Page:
Before beginning dive training, prospective scuba divers are given a scuba diving medical questionnaire, which, if answered truthfully, should bring up any medical problems that could predispose a diver to injury or death, such as lung diseases or heart issues. Of course, some divers do lie on these medical release forms and ignore the warning not to dive with contraindicated conditions. Furthermore, a diver may develop a medical condition that is contraindicated for diving after certification. Review the scuba diving medical questionnaire periodically and take it seriously, even after becoming a certified diver.

Poor buoyancy control is an issue with many divers. Who to blame for this issue is debatable - the divers who have poor buoyancy control or the instructors who certified them. In either case plenty of certified divers no longer (or never did) understand how a buoyancy compensator (BC) works or how pressure changes on descent and ascent affect buoyancy. If this subject is unclear, or if a diver simply hasn't developed the physical ability to control his buoyancy properly, he needs practice and a scuba diving refresher course before attempting to dive again.

Rapid ascents are frequently due to poor buoyancy control. In some cases, divers simply panic and rocket to the surface. This is simply unacceptable. If water in a diver's mask makes him panic, he should practice flooding and clearing his mask in a pool until it becomes routine. If a buddy constantly strays so far that he is impossible to alert in an out-of-air emergency, get a new buddy. A diver who checks his pressure gauge and surfaces with a reasonable reserve of air in his tank is unlikely to run out of air. If the water is so rough that water movement is going to be an issue, don't dive or end a dive the moment the difficult current/surge/chop is experienced.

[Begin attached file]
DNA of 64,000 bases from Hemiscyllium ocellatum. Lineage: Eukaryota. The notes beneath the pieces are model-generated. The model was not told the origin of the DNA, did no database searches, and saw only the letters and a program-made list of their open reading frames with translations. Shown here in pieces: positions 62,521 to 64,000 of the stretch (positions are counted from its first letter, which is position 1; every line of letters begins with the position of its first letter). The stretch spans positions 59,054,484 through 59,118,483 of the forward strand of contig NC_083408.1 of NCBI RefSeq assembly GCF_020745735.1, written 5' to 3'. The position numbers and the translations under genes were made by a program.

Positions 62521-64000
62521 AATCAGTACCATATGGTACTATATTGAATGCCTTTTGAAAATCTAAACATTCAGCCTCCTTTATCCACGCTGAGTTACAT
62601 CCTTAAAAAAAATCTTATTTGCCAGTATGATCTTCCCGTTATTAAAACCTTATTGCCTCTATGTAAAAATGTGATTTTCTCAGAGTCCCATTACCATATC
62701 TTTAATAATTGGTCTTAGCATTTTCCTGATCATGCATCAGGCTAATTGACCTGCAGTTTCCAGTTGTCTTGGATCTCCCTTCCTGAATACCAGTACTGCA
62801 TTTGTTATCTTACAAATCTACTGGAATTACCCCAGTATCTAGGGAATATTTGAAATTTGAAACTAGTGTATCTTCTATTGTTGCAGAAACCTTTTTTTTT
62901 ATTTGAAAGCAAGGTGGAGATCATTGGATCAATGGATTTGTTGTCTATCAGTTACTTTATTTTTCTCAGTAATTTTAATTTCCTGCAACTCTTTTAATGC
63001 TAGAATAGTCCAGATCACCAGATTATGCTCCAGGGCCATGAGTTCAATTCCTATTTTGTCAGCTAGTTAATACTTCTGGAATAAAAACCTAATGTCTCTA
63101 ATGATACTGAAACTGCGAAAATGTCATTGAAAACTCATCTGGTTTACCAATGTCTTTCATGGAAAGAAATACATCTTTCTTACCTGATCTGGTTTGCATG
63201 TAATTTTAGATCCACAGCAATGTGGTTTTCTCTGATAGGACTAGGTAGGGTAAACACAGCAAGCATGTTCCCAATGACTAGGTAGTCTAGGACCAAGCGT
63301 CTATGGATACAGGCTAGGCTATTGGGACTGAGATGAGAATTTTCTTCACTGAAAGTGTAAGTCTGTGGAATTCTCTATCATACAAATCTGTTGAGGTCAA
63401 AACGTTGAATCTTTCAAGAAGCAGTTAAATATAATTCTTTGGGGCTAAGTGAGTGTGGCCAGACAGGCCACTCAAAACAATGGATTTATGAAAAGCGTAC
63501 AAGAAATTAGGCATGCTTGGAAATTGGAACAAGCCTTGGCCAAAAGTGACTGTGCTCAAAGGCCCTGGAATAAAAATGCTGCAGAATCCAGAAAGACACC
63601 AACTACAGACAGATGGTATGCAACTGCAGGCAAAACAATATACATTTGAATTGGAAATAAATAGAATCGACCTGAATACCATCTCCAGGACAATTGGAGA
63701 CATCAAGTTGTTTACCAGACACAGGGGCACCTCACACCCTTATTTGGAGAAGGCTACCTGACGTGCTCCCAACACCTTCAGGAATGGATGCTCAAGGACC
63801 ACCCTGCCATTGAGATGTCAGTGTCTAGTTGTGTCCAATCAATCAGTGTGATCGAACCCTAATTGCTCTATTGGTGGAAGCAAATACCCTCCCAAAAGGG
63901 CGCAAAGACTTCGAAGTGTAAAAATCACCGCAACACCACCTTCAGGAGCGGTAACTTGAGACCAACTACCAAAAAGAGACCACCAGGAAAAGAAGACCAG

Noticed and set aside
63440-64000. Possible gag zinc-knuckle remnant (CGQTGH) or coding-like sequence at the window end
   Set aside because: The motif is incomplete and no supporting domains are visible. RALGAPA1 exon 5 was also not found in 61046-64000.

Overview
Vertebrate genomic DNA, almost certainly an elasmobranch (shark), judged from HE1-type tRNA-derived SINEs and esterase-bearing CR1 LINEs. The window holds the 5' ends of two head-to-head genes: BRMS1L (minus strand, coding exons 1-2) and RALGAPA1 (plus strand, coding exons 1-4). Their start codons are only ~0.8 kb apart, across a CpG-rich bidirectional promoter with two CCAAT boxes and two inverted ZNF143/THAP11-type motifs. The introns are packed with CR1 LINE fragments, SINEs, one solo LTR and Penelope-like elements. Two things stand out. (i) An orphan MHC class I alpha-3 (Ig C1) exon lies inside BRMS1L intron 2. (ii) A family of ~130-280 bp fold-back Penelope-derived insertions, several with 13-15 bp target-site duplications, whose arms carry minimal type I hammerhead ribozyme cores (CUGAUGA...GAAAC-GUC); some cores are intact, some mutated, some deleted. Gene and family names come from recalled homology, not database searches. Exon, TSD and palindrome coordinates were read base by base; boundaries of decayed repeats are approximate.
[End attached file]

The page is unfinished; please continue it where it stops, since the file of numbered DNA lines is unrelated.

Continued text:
DAN's report goes on to explain that some of the leading contributing factors to diver fatalities are buddy separation and inadequate training for the dive being attempted. Both of these are violations of the standard safe diving guidelines.

Common Diving Illnesses

Some of the most common diving-related illnesses are ear barotrauma, decompression sickness, and pulmonary barotrauma, but these conditions can usually be avoided with proper training and preparation.

The Take-Home Message About Scuba Diving Risks

Is scuba diving dangerous? It all depends upon a diver's attitude. Divers who treat their scuba training as a "do it once and be done" course and fail to review dive theory and practice basic scuba skills after periods of diving inactivity (and I mean after a short period of diving inactivity, such as 6 months) are more at risk of a diving injury that divers who keep their skills current. Similarly, divers who embark on dives that are beyond the parameters of their training level are also at a higher risk than divers who take their training limitations seriously. For example, most open water certifications qualify a diver to go down to 60 feet, no deeper. If a diver wants to go deeper, there are courses for that -- he should take one! For divers who approach diving with an attitude of respect and conservatism, the risks of diving are minimal.